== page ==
Fritters seem like easier versions of tempura to me. The batter fries up light and crisp – a nice airy soft coating with a lightly crisp exterior.
I made yam fritters last night. I had bought some BIG ASS yams from the co-op earlier in July for $0.59/lb. They are HUGE. Each one is nearly the size of my forearm in length. I bought a few knowing they’d keep well (they have) and figured at the very least they’d be a nutritious starch Albany John and I could split on an evening when we were out of regular potatoes and feeling tuber-starchy instead of rice or pasta.
The Fritter Batter
This was really easy to make. Mix in order:
1 C flour
1 t baking powder
1-2 shakes nutmeg (just a hint)
dash of salt
1 T melted butter
½ C milk
Easy peasy. Combine your dry stuff, add in the wet stuff and there you go! I whisked it all together to fully blend it in. It should resemble a thick muffin batter. Let it sit for 30 minutes.
(I am thinking sweet potato starch would be a good AP Flour replacement for gluten free folks)
While you’re waiting you can use your awesome mandoline to make some slivers of yam (that’s what the co-op called them). They didn’t seem all that wet, so I didn’t bother to salt and drain them. I just peeled the skin off of the half of the yam I was going to use and mandolined up to that point.
I really like these yams. They aren’t too sweet. They have a sweetness, yes, but it is much more subtle than sweet potatoes. Are they newer and haven’t had a chance to convert starch into sugar? Are yams less sweet? I have no idea, I just know I’ll be looking in the co-op for these more often, especially at $0.59/lb.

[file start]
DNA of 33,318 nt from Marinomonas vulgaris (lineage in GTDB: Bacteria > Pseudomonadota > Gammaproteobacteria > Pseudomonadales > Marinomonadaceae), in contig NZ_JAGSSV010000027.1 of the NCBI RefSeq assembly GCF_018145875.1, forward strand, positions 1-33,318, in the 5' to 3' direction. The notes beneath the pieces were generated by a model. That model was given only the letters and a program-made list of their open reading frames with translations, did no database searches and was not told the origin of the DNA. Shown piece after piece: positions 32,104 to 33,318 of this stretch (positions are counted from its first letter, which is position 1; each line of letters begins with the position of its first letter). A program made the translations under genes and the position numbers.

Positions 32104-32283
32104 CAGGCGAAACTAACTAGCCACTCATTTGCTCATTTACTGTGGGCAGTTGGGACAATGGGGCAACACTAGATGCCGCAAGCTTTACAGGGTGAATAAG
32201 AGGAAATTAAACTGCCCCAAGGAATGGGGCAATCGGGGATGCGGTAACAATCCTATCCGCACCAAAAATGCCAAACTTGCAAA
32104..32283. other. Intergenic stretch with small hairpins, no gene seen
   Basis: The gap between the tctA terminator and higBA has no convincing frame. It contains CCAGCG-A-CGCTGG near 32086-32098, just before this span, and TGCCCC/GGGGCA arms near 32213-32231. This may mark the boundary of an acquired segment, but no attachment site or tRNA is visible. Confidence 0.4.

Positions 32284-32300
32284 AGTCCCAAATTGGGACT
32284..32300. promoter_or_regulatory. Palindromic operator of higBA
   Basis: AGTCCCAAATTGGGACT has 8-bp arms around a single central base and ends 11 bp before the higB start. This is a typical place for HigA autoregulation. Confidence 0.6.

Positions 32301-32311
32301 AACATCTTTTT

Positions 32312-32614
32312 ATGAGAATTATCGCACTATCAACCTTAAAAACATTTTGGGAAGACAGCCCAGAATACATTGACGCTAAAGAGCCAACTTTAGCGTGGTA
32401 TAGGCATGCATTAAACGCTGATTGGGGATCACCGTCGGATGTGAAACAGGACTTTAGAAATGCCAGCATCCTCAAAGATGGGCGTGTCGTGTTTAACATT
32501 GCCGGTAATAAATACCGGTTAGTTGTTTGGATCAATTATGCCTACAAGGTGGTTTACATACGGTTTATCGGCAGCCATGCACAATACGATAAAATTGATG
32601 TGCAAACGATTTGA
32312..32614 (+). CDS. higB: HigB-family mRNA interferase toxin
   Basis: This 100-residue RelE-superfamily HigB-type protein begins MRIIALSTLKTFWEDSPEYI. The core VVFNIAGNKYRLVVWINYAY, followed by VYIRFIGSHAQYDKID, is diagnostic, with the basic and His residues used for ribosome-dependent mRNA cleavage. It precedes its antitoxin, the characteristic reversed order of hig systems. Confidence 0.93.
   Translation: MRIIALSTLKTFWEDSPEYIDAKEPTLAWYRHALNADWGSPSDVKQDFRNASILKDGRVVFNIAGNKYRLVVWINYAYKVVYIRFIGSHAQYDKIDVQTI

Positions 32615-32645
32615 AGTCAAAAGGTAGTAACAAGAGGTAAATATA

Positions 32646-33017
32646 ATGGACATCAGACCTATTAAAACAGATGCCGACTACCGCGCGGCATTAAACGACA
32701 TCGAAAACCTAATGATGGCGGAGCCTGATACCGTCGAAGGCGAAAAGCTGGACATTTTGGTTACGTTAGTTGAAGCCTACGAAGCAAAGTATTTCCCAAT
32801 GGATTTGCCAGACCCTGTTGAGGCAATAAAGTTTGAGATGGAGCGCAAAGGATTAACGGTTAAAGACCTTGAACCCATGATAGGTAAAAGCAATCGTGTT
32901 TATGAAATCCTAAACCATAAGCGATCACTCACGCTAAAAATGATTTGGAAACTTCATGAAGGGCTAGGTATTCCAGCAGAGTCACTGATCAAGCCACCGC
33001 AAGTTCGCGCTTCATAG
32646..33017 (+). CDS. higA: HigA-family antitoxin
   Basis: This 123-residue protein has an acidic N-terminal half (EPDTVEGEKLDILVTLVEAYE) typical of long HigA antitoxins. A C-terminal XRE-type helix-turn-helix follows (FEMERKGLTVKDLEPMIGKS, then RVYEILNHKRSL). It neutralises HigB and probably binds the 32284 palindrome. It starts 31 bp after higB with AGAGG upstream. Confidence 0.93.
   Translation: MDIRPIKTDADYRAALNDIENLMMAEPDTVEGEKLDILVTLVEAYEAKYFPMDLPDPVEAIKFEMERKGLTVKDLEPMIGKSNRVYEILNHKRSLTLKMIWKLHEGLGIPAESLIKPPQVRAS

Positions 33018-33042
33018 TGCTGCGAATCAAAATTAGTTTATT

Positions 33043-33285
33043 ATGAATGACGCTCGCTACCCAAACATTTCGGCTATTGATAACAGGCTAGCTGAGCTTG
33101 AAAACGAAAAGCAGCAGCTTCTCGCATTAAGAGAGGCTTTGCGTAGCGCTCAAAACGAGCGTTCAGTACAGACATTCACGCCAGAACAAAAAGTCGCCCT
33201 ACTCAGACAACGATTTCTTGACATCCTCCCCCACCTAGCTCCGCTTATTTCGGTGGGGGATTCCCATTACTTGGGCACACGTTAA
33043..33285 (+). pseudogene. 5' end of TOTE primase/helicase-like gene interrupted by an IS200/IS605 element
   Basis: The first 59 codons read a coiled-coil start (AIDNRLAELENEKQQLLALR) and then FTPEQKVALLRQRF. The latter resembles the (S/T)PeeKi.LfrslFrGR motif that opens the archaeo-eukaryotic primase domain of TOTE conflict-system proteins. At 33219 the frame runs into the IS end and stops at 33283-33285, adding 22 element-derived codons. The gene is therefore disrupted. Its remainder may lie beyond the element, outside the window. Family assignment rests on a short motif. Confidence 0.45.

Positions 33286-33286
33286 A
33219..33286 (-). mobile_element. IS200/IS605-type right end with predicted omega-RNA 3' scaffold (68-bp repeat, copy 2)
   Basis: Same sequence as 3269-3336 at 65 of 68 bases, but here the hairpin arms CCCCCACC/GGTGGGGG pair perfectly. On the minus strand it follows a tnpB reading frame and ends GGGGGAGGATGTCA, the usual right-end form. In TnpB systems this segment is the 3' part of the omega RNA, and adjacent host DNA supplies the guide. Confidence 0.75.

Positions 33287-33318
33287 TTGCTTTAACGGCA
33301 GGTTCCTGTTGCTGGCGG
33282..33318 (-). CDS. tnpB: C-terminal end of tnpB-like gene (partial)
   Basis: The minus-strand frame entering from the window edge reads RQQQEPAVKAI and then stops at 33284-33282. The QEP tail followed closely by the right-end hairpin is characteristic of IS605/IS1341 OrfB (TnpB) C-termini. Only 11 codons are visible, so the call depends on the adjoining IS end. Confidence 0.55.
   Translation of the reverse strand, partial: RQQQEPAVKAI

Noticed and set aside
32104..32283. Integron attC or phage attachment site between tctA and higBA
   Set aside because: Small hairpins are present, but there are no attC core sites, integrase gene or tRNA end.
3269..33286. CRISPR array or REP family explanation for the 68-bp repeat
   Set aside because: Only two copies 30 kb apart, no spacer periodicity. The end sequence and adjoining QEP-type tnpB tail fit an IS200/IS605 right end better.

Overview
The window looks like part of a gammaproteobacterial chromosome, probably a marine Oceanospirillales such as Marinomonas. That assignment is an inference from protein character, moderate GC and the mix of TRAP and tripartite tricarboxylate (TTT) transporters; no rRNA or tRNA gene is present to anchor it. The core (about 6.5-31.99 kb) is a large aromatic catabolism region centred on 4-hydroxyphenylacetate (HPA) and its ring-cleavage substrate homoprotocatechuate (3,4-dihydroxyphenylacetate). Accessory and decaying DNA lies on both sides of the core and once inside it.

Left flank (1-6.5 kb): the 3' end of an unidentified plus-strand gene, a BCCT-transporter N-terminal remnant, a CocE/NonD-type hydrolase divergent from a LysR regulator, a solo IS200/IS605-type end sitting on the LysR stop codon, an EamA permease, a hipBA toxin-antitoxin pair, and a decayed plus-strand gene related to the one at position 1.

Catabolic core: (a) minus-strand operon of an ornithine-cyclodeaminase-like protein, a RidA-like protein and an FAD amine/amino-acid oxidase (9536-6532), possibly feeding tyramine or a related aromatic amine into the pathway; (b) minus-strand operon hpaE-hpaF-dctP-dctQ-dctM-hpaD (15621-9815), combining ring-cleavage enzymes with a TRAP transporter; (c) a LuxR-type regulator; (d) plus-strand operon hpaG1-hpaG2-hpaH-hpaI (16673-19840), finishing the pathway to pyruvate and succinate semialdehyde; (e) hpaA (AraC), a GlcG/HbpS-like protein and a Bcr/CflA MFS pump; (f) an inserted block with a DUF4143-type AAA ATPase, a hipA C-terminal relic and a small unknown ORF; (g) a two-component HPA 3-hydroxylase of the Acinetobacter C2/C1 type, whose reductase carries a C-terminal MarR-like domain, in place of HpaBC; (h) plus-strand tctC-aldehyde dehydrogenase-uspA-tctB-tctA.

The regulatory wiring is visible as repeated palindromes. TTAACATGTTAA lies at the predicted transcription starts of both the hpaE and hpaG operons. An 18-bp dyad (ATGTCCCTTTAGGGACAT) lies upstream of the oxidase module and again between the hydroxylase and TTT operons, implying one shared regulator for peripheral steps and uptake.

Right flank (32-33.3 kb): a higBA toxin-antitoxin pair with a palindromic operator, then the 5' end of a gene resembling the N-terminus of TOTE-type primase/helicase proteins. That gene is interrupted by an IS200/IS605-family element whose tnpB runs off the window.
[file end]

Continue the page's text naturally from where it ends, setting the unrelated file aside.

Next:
After 30 minutes, mix the yam slices into the fritter batter. Don’t worry about it looking thin. The dough poofs up some when fried.
This is the SECOND layer of yam fritters. Yummy! Albany John and I made our way through a good amount of the fritters, but these would probably be best as an appetizer for 5-6 people.
I stopped a bit of the way through cooked some veggies over rice and an egg or two so we could pretend we were eating healthy food, but these filled us up quite a bit!
It was really hard to stop eating them though – the light batter is so delicious. It’s hard to feel like you’re eating a lot. Albany John opted for some apple cider vinegar to dip them in. I like soy sauce since I can hardly ever get enough salt on them.
If you want something that looks impressive (Albany John made these once before and I was all “Say WHHAAATTT? Yum.”) but is actually easy to make, give these a whirl. The batter isn’t fussy like tempura batter (holy crap, now there’s something impressive that Albany John rocks). You don’t need to ice it. You can leave it out at room temp. Fuss with the consistency so it is how you like it. Add more stuff to the batter. Whatever.
Fritters = WIN. They’re easy to make, impressive, and cheap.